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Let’s try this again, shall we?
The Arizona Wildcats will hopefully open their 2020 season at home against the USC Trojans on Saturday, their first game in nearly a year. An empty Arizona Stadium, save for a few friends and family, will serve as the venue for a Pac-12 South Division matchup against the predicted division winner.
To better understand USC, which rallied to beat ASU 28-27 last week in Los Angeles, we reached out to Cam Mellor of SB Nation sister site Conquest Chronicles to find out more about the Trojans. Here are his expansive answers on our terse questions.
Quarterback Kedon Slovis completed 72.7 percent of his passes against ASU, including that game-winning throw to Drake London at the end, but he also made some mistakes. How has he progressed from his freshman year, when he was thrown into the fire, to now when he’s firmly entrenched as the guy?
Slovis did a great job in Week 1 of taking what was given to him before ultimately making some throws of his own late in the game. It was, however, ultimately a relatively unimpressive season debut that gets buoyed by his second career game-winning drive. In terms of his progression, though, I loved what I saw in the fact that ASU’s zone coverage really stymied him from the first possession on but he continually learned on the fly and eventually found his opportunities to make the throws he knows he can make. His football IQ is off the charts (just look at the fourth down TD toss to Bru McCoy) and that should carry him about as much as his top-level throws will over his career as he continues to progress.
The Trojans graduated a 100-catch wide receiver yet somehow seem even better at the position than in 2019. Is this group the real deal, particularly the younger guys who showed out in the opener?
It’s a hard thing to say that this receiving corps is a better unit after Michael Pittman Jr. left for the NFL, but it really opens up the chances for players like Bru McCoy and Drake London to see more targets. And as that was proven in Week 1, that was a great thing as London really even blew past his lofty expectations with that performance. London is a dual-sport star and really has shown to be a better after-the-catch receiver than even Amon-Ra St. Brown. And lest we forget, Tyler Vaughns is a 100-catch, 1,000-yard kind of guy as well (in a non-COVID season, of course). Oh, and there’s talented true freshmen who we’ll ultimately see at some point too, so this unit is deep, talented and isn’t going anywhere anytime soon.
How would you rate the defensive performance under new coordinator Todd Orlando? Is the blitzing going to be a regular thing or was that specific to dealing with the Sun Devils?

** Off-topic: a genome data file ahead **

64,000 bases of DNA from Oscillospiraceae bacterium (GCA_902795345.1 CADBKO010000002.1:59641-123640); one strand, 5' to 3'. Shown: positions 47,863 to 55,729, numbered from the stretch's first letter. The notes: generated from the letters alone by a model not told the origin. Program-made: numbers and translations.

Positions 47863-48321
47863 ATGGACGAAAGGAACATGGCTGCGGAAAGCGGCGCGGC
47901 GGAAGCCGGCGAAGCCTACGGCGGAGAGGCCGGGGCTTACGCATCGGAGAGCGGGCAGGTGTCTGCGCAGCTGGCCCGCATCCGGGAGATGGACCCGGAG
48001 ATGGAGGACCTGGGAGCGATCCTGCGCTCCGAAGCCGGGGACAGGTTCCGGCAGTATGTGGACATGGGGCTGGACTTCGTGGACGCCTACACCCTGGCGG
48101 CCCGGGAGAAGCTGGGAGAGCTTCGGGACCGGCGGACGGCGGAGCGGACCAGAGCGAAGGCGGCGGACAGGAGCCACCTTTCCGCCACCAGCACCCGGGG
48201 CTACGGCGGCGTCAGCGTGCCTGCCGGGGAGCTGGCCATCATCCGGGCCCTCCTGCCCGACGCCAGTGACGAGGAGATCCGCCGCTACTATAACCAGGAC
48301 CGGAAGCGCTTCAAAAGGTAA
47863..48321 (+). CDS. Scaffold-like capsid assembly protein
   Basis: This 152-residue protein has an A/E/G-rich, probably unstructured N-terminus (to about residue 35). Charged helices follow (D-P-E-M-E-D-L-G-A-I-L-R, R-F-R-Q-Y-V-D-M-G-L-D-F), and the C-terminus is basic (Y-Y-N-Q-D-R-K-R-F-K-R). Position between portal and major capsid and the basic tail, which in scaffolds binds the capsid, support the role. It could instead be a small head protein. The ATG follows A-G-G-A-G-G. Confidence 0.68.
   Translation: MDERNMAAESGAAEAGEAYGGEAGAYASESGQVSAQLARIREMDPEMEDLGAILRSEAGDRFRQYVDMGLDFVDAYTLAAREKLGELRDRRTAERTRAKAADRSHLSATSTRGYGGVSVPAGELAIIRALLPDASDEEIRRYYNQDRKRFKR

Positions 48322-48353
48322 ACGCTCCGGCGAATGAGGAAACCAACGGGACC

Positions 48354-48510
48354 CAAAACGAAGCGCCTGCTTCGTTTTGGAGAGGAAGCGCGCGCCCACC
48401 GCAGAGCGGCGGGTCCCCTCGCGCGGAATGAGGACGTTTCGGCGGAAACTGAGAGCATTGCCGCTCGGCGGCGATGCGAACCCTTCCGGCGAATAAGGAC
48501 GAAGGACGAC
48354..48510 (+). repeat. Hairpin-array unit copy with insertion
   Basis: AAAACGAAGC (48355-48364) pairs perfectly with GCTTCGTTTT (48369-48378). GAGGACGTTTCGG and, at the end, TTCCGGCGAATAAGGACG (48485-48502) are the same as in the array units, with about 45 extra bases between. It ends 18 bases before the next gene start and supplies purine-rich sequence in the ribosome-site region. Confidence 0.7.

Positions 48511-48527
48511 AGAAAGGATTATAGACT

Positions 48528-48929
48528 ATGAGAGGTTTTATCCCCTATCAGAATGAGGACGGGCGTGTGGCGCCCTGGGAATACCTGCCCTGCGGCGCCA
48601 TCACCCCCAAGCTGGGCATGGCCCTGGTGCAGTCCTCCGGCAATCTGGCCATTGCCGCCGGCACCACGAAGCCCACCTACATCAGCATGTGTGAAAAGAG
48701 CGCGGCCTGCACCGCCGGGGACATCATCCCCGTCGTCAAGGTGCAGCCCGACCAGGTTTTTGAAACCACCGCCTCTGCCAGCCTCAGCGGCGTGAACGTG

Orlando’s defense is predicated on getting pressure on the quarterback one way or another. Their defensive performance was solid overall and with any performance that limits a quarterback’s completion percentage below 50 percent, the coverage unit is going to be heralded as the top performers of the game. However, I think the pass rush was integral because as we all know, blitzing doesn’t mean the quarterback actually gets pressured. Sure, they blitzed on well over 75 percent of the dropbacks they faced, but more often than not, it was the defensive linemen who were getting home before blitzing players were able to. This defensive line is formidable and be on the lookout for big ol’ No. 93, Marlon Tuipulotu, as he is a true havoc-wreaker.
USC got to play already, while Arizona had to unpack before it ever got to head to Utah for its opener. How, in any way, does this benefit or hurt the Trojans going into Saturday’s game?
USC got to adjust to the speed of the game already. It also got to get hit in the mouth already. That’s an unquantifiable metric in this day of analytics infiltrating football—and we’ve seen it time and time again with teams who had their games postponed or canceled and then had to take on teams who had played one or multiple games. They’ll come out firing but ultimately the biggest issue is that of speed being different, the hits taking their tolls, and as silly as it sounds, cramping becomes a big deal for those teams without a game played versus teams who have played. It’s a large benefit, especially if you’re like USC, who escaped the game against Arizona State with minimal injuries.
Prediction time: Do the Trojans get an eighth straight win over Arizona or do the Wildcats deal an early blow to USC’s conference title (and playoff) hopes?
There’s nothing in me that says this USC isn’t the best team in the South—and as much as I fear Grant Gunnell’s throwing ability—the pass-rush and coverage units looked so sharp in their season debut that I think they can do enough to limit the potential aerial assault from the Wildcats. USC wins, but I don’t think it’s as big a win as many may predict or as Vegas is predicting now. I fully expect (offensive coordinator) Graham Harrell and Slovis to avoid those talented cornerbacks and take what they can down the middle of the field to exploit what, on paper, looks like a potential mismatch. Watch out for Drake London after the catch, and as surprising as it sounds, this talented trio at running back to even take over in the fourth quarter. USC wins, by 10.